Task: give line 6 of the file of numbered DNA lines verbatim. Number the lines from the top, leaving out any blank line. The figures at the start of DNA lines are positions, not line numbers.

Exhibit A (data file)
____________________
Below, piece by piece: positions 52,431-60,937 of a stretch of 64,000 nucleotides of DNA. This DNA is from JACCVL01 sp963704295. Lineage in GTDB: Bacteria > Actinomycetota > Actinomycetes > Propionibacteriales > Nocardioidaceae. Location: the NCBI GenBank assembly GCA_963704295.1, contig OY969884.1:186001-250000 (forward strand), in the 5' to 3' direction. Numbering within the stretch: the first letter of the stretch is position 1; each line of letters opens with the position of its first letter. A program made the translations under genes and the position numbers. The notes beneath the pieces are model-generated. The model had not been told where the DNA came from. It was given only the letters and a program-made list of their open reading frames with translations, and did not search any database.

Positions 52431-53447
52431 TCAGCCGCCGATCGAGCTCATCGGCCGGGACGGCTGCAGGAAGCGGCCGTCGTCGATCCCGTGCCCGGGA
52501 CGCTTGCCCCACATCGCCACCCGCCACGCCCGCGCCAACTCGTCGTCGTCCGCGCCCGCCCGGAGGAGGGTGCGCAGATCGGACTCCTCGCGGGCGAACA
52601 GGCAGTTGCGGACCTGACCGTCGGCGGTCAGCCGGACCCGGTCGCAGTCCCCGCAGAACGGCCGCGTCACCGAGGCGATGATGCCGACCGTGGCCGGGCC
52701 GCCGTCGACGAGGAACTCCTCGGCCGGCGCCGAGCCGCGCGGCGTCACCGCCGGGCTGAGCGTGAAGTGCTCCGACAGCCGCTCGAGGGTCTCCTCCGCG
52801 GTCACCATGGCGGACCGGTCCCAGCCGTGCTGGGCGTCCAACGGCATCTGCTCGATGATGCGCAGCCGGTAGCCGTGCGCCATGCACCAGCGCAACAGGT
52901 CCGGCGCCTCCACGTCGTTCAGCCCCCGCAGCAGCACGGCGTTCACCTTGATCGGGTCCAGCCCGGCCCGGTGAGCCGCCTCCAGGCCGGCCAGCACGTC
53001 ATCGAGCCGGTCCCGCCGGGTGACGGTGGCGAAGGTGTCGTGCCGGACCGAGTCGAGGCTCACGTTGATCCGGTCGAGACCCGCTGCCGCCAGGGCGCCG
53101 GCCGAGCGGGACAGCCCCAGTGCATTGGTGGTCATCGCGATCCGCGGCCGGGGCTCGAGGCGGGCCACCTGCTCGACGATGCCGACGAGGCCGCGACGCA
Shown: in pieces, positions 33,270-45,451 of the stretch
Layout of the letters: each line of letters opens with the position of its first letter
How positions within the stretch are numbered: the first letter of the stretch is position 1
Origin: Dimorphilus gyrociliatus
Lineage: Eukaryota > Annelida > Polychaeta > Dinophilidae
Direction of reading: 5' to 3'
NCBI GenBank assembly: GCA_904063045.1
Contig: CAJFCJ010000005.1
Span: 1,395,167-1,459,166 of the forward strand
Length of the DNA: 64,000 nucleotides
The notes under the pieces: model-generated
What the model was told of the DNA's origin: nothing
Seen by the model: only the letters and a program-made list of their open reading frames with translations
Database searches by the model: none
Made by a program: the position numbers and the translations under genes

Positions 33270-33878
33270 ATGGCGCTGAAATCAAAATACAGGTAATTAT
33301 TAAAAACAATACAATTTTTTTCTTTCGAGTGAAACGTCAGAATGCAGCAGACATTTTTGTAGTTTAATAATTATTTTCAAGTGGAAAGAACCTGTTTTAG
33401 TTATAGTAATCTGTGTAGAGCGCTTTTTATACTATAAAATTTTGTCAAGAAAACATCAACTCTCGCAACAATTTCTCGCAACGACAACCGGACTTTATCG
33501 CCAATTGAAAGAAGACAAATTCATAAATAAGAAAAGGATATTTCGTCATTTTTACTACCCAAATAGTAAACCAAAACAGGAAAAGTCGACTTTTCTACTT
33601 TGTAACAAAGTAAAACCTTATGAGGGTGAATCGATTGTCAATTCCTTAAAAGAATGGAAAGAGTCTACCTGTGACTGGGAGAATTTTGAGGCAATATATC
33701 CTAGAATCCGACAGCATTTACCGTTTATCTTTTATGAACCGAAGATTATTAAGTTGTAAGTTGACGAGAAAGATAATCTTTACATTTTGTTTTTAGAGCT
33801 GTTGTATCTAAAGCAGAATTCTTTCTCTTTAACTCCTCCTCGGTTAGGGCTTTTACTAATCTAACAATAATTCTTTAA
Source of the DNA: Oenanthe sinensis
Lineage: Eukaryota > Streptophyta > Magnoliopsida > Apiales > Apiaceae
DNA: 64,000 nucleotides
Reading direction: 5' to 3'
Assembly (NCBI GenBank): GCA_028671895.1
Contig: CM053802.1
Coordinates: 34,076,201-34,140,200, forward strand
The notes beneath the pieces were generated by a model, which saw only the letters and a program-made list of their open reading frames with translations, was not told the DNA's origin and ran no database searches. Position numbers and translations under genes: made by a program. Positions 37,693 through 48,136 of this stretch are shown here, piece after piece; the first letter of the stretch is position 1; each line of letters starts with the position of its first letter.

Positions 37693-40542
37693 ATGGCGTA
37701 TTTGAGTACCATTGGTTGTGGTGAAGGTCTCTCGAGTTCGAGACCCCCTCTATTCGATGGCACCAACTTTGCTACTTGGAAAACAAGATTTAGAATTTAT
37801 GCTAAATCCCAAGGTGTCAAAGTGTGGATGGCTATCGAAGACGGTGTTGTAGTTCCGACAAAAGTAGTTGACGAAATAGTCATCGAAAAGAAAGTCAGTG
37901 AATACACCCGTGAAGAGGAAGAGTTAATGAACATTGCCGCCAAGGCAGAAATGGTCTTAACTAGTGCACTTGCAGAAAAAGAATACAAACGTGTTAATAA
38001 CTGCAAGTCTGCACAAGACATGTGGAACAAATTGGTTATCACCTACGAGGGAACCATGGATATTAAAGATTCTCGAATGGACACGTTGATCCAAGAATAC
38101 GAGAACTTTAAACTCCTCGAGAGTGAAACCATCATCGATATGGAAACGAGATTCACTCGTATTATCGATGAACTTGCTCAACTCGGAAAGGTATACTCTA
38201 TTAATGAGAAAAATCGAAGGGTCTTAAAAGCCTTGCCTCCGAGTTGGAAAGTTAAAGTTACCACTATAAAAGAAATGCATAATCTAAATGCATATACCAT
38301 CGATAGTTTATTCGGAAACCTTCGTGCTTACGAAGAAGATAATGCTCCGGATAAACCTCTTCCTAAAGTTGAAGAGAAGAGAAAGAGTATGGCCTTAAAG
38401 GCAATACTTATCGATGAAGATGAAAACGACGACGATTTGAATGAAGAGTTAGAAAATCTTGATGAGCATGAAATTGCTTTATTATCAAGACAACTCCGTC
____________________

52701 GCCGTCGACGAGGAACTCCTCGGCCGGCGCCGAGCCGCGCGGCGTCACCGCCGGGCTGAGCGTGAAGTGCTCCGACAGCCGCTCGAGGGTCTCCTCCGCG